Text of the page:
We stand at a precipice, overlooking the dawn of a new Industrial Age, where powerful machine intelligence will uncover solutions to complex problems that currently lie well beyond our reach. By augmenting human intelligence, AI will usher in the era of safer, cleaner and connected transportation and lead to a world where we can cure and even prevent deadly diseases.

While some fear the impending wave of technological change, in Canada, we're stepping forward, ready to apply our knowledge, energy and values to shape AI into a force for good. Because we understand that only by embracing the larger trend can we steer these technologies toward a path to a brighter future. It's our responsibility as pioneers of AI and besides, it's the perfectly Canadian thing to do.

Historic investment into Ontario's IT sector

Since Canada became the first country in the world to adopt a national strategy for artificial intelligence, cities across the country, including Toronto, Waterloo and Ottawa, have attracted global attention and major investments to our AI ecosystem. In fact, in September 2018 alone, Ontario attracted over $1 billion dollars in investment into its AI sector by tech giants that include Intel, Microsoft and Uber, all while tech job creation in Toronto continues to outpace the Bay Area, Seattle and Washington D.C. combined.

Of course, Canada remaining at the forefront of AI is not inevitable. In order to continue to be a driving force that shapes our AI-enabled future, we must concentrate our efforts on supporting commercialization and implementation and according to Steve Holder, National Strategy Executive, Analytics & AI at SAS, that will be a challenge. "Canada's business culture is a little more pragmatic, a little more conservative when diving into a new technology," says Holder.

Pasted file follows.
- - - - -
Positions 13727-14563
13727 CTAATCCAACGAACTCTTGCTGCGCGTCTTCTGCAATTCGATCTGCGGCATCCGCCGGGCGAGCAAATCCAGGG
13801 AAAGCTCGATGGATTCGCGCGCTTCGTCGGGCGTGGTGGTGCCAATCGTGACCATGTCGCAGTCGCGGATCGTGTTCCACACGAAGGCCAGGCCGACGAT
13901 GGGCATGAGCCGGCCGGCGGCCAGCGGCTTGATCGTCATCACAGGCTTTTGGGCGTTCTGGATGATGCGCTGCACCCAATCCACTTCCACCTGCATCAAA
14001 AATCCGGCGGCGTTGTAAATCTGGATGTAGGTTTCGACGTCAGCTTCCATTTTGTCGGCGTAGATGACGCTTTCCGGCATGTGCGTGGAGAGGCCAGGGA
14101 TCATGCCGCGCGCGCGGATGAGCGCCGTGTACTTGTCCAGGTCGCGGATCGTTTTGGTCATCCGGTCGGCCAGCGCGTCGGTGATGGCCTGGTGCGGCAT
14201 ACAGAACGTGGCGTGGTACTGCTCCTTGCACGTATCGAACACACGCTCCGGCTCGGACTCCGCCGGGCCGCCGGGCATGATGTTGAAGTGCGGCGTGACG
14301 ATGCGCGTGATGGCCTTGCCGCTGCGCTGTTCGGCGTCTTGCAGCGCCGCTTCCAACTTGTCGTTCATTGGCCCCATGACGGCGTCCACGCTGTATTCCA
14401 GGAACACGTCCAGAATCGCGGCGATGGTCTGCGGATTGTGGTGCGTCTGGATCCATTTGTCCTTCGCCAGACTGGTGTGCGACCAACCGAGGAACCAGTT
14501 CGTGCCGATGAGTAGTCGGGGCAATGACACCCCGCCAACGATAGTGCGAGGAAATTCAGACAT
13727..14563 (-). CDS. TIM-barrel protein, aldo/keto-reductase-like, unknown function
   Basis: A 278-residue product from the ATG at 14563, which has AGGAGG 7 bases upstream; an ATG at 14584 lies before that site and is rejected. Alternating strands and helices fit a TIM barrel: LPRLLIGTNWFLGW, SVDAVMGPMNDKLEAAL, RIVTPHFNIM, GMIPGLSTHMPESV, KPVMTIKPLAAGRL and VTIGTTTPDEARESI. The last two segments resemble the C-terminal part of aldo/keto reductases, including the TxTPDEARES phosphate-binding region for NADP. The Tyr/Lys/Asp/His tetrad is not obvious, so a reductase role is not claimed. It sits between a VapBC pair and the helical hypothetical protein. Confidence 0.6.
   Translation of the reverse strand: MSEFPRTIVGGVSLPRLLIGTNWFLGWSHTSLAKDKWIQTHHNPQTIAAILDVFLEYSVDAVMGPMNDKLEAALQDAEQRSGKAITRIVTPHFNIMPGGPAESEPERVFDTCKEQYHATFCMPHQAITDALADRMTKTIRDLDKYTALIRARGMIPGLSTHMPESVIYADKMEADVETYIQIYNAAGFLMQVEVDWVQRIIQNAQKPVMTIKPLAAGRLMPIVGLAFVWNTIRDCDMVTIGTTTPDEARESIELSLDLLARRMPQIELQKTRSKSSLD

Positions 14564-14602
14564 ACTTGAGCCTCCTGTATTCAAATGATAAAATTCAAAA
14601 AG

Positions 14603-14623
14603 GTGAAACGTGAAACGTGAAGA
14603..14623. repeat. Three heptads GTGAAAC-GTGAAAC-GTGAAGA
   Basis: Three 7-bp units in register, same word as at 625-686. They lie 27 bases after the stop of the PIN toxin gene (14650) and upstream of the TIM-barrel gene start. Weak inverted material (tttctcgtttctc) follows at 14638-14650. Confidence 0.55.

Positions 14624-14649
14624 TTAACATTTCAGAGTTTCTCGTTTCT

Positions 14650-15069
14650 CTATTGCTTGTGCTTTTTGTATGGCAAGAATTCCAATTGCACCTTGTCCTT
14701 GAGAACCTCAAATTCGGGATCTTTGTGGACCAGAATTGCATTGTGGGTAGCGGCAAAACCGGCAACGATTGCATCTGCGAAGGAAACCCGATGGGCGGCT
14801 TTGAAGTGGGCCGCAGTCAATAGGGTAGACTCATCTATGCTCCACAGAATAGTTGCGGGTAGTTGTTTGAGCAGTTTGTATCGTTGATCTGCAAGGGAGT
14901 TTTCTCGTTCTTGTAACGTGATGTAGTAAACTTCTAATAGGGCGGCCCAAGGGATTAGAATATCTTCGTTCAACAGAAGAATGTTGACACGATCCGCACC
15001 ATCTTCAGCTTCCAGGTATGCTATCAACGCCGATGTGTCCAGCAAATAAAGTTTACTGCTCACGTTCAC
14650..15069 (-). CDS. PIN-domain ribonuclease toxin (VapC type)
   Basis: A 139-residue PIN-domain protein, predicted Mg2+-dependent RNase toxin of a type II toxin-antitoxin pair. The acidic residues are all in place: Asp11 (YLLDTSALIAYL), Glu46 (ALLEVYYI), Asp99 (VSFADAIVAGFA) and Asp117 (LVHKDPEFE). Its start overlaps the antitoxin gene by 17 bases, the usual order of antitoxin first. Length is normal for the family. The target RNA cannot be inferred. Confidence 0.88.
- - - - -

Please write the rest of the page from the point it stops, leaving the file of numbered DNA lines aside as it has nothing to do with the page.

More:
SAS, a leader in enterprise analytics and artificial intelligence solutions released joint research commissioned by Forbes Insights, Accenture and Intel called Critical Mass: Managing AI's unstoppable progress. The survey of 305 company executives, most of which were chief information officers, chief technology officers and chief analytics officers from large firms, found that Canadian businesses currently trail those of its nine closest competing countries when it comes to AI adoption, with only 31 percent of Canadian businesses claiming to have successfully implemented AI.

Leveraging Canada's AI moment

But while the report brings to light challenges lying ahead, there's also evidence of Canada's opportunity to leverage its ‘AI moment' to ensure the technology is applied ethically around the globe. The survey found that Canadian businesses lead in establishing ethics committees to review the use of AI (73 percent) while 67 percent have ethics training for technologists. Considering the AI revolution involves adding cognitive abilities to everything, few would downplay the importance of the field of ethics in artificial intelligence – and it's an area that Canada can own.

"The challenge for companies who are embracing AI is to ensure that it's done in a responsible and ethical way with no bias in the AI outcome," says Cameron Dow, President of SAS Institute (Canada). That's why SAS itself layers in interpretability techniques to help businesses understand what parameters drive a given outcome. "We want to be an open AI and analytics platform. We focus on creating openness and offering choice and control in our AI system and building a trusted AI system. It's not about the algorithms anymore, it's about how do I deploy and apply them in an ethical way?" adds Holder.

From its corporate headquarters in Toronto, SAS Canada can also attest to Canada's status as a global AI hub – especially when it comes to attracting and developing highly-skilled talent, a key ingredient to any AI ecosystem's enduring success. “Toronto is one of the most highly educated and diverse cities in the world, offering a large educated population with international business experience and connections which will benefit Canada as it looks to become a leader in Artificial Intelligence,” says SAS Canada's president.

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March 25, 2019

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